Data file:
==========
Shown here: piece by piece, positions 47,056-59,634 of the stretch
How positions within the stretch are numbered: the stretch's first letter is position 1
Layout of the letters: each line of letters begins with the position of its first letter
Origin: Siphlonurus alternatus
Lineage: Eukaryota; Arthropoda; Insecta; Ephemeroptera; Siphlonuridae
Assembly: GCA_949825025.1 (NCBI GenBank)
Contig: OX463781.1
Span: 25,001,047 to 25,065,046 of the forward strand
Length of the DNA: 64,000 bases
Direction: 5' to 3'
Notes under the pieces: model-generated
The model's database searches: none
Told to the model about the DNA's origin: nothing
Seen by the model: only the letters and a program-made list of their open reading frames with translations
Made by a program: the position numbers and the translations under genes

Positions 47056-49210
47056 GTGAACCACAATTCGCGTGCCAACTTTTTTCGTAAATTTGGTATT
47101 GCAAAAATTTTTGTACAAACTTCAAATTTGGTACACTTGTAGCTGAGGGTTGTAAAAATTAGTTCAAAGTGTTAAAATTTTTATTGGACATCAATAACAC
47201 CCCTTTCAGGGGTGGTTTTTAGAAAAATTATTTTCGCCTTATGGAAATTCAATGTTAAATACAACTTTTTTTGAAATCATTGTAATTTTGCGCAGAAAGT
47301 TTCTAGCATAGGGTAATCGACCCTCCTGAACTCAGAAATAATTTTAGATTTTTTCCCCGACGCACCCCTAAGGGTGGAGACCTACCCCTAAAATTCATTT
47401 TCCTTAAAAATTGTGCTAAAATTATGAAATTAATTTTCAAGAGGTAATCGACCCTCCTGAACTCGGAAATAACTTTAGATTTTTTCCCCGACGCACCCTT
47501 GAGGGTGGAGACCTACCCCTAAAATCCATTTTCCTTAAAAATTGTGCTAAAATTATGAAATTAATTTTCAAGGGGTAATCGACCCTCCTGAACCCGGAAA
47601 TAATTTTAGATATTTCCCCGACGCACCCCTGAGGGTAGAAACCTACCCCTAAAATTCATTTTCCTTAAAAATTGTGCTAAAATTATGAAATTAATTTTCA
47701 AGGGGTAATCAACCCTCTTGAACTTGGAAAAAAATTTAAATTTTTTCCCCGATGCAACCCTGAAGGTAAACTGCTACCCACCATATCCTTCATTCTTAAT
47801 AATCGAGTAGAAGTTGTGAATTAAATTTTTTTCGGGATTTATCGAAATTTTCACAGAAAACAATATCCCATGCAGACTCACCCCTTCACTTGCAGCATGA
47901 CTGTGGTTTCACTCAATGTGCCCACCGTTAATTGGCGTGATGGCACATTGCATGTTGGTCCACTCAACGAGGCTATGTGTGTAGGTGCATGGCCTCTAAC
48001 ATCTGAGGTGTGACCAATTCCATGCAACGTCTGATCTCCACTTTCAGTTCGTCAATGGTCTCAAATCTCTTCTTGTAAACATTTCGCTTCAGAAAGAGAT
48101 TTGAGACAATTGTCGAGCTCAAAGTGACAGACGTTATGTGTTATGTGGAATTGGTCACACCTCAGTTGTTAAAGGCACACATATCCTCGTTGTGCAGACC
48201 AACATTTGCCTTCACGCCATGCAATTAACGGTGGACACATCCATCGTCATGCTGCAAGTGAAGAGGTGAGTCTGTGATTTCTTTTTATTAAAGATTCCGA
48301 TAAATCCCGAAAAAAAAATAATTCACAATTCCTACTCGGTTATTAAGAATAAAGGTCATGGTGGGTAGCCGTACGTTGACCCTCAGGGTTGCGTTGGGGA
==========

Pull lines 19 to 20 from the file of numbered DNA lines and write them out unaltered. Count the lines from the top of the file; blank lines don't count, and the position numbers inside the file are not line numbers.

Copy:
47201 CCCTTTCAGGGGTGGTTTTTAGAAAAATTATTTTCGCCTTATGGAAATTCAATGTTAAATACAACTTTTTTTGAAATCATTGTAATTTTGCGCAGAAAGT
47301 TTCTAGCATAGGGTAATCGACCCTCCTGAACTCAGAAATAATTTTAGATTTTTTCCCCGACGCACCCCTAAGGGTGGAGACCTACCCCTAAAATTCATTT